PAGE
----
In May 1984, less than two full years after I joined the faculty in the psychology department here at Georgetown, I was privileged to participate in a symposium at the Second European Conference on Personality, held in the city of Bielefeld in what was then West Germany.
After my presentation, in which I spoke on some of the conceptual challenges in the sub-discipline of personality psychology, some in attendance suggested to me that I might find it worthwhile to read works by a certain William Stern, a German psychologist who lived from 1871 to 1938. Soon after the Bielefeld conference, I began my engagement with Stern’s writings, and to this day I find myself repaid by the effort as I continue to reflect on the relevance of his ideas to the problems of contemporary psychology.
Over the course of his professional lifetime, Stern carefully developed a comprehensive worldview, or Weltanschauung, that he called “critical personalism.” A fundamental tenet of critical personalism is the irreducible distinction between persons and things. While persons have the capacity to actively evaluate — literally, to project value outward and thus invest it in other entities or circumstances — things can only be evaluated passively. Persons are thus inherently “value-able,” whereas things or circumstances can only be more or less “valuable.” From the standpoint of critical personalism, it is scientifically dubious to portray persons as things, and it is morally problematic to treat them as if they were things.
In many of his works, Stern used the Latin expression unitas multiplex to convey concisely his conception of persons as multifaceted complexes that function as coherent wholes. Our task as psychologists is to provide an understanding of how this happens. We must make clear how rudimentary phenomena (Stern’s term for the givens of sensory experience such as momentary sights, sounds or tactile sensations), which in their chaotic abundance would otherwise completely overwhelm us, are, instead, coordinated in our acts, which in turn acquire temporal continuity through those more or less enduring dispositions — or traits — that each of us has as a person.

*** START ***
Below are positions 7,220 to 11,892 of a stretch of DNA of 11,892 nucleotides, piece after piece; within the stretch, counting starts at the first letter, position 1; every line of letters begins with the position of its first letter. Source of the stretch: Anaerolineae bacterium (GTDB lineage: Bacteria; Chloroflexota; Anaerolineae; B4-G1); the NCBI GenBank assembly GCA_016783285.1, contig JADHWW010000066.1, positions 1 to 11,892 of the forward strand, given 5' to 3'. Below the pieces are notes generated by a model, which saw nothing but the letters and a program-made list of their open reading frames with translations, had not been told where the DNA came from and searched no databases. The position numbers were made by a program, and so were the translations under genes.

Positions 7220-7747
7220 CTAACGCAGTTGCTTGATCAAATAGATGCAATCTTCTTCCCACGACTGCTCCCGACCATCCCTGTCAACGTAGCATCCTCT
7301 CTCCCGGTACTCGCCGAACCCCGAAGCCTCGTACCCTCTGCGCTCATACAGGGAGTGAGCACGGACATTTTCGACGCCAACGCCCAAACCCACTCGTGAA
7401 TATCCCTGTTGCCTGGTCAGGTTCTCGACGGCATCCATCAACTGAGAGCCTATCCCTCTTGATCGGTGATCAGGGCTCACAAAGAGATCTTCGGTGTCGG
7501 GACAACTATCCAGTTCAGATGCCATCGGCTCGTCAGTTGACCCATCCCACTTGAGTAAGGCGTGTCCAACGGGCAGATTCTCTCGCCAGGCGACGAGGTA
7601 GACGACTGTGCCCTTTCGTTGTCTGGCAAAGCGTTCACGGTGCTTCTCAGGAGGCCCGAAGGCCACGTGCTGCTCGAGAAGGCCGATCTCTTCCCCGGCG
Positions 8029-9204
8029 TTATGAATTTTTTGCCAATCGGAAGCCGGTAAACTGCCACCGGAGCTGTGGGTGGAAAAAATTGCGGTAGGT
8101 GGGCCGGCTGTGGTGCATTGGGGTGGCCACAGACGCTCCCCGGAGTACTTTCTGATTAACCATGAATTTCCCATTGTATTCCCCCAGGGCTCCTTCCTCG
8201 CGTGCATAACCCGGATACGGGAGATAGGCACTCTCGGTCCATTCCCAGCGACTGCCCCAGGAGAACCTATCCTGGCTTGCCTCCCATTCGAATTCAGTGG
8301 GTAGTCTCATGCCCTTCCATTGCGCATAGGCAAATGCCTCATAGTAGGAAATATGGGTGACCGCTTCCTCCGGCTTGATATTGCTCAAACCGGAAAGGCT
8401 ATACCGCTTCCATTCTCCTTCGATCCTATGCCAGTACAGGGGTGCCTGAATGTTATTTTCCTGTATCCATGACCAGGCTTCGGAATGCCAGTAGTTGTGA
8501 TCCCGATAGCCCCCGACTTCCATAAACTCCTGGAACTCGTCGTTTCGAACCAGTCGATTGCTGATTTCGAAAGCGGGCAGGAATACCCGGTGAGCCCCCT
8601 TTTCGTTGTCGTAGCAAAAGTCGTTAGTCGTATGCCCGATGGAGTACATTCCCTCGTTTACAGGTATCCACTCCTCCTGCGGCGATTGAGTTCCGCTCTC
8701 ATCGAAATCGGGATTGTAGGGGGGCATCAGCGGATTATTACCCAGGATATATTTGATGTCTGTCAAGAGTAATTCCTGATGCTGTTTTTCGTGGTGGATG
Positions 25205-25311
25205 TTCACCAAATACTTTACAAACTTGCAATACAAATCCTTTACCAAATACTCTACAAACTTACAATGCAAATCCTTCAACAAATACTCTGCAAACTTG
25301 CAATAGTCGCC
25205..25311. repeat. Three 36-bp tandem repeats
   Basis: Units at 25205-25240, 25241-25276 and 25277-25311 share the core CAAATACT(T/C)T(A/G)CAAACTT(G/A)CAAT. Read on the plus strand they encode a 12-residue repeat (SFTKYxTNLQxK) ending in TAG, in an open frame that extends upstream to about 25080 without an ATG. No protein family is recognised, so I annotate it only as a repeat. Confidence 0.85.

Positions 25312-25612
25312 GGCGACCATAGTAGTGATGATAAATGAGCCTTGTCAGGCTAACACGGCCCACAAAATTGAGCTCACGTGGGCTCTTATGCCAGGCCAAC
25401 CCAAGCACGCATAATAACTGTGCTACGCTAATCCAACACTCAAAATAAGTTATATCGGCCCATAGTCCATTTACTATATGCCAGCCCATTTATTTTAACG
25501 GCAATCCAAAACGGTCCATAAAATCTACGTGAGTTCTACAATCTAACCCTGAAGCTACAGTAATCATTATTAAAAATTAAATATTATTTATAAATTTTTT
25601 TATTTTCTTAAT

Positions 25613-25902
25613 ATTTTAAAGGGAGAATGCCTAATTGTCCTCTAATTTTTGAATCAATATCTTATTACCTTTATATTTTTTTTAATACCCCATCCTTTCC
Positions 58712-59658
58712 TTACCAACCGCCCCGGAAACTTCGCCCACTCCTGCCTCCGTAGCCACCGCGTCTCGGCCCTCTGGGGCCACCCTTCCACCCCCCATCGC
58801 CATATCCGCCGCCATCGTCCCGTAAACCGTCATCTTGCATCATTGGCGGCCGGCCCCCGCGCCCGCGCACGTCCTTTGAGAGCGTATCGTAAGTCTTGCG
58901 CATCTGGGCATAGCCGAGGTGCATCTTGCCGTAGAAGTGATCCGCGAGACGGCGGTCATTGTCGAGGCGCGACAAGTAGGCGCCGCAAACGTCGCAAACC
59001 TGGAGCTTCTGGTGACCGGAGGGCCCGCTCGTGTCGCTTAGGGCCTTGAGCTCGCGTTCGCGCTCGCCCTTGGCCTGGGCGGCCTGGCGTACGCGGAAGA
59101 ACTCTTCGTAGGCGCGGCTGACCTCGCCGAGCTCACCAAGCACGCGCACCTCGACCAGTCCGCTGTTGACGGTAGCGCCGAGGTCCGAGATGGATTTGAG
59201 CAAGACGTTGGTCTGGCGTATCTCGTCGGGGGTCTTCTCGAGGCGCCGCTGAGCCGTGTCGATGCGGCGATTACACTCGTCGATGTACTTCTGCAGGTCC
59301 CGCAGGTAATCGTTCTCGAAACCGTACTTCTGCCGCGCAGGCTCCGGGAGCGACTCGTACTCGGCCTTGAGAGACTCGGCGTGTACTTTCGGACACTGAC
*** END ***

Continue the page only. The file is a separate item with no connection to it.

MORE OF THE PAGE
It is, Stern insisted, the whole person who “experiences phenomena, executes acts and owns dispositions,” and so it is the functioning of whole persons that is psychology’s ultimate subject matter. It is difficult to read Stern without appreciating the compatibility of personalistic thinking with the Jesuit principle of cura personalis which is so central to the ethos of Georgetown.
For a variety of reasons, Stern’s personalistic views were out of step with most other psychologists of his time. For one thing, his writings amply reflected his deep conviction that scientific psychology should maintain strong intellectual ties with philosophy, whereas the overwhelming majority of his contemporaries — especially in the United States — were persuaded that psychology needed to distance itself as much as possible from philosophy. Another important factor was the rapid expansion of interest among psychologists in work that would be of practical use to professionals outside the discipline — applications in schools, in businesses and industries, in hospitals and in the military.
For these reasons, Stern’s ideas of critical personalism were rendered practically invisible to generations of psychologists. To my surprise, I discovered that this was true even at the University of Hamburg, where I spent a semester as a guest professor 10 years ago. While Stern was one of the co-founders of that institution in 1919 and a professor until 1933, not one of the 20 or so students enrolled in the psychology seminar that I taught there in 2004 acknowledged any familiarity at all with Stern’s works.
In the 1920s, Stern’s writings did capture the attention of the prominent Harvard psychologist Gordon Allport. Allport completed several months of post-doctoral studies with Stern in Hamburg, and he rented a room in the home of Stern and his wife Clara. Upon Stern’s death in 1938, Allport authored an appreciation of Stern that ended as follows:
“William Stern was both a pioneer and a systematizer in psychology. … It troubled him relatively little that his formulations ran counter to the trend of the times, particularly in American thought. … [He] believed so intensely in the liberating powers of personalistic thought that he had faith in its ultimate acceptability to others. Thinking [personalistically], Stern became a monumental defender of an unpopular cause. [But] the personalitistic way of thought will yet have its day, and its day will be long and bright.”
In 2014, I find myself rather less sanguine than was Allport some 76 years ago about the prospects for personalistic thinking ever rising to prominence within mainstream scientific psychology. Nevertheless, having now devoted much of my own professional life to learning both about Stern and from Stern, I am persuaded that psychology would be enriched more than a little if Allport’s bold prediction ever did come to pass.
James T. Lamiell is a professor and chair of the department of psychology. He is one of the alternating writers for THE PSYCH FACTOR, which appears every other Tuesday.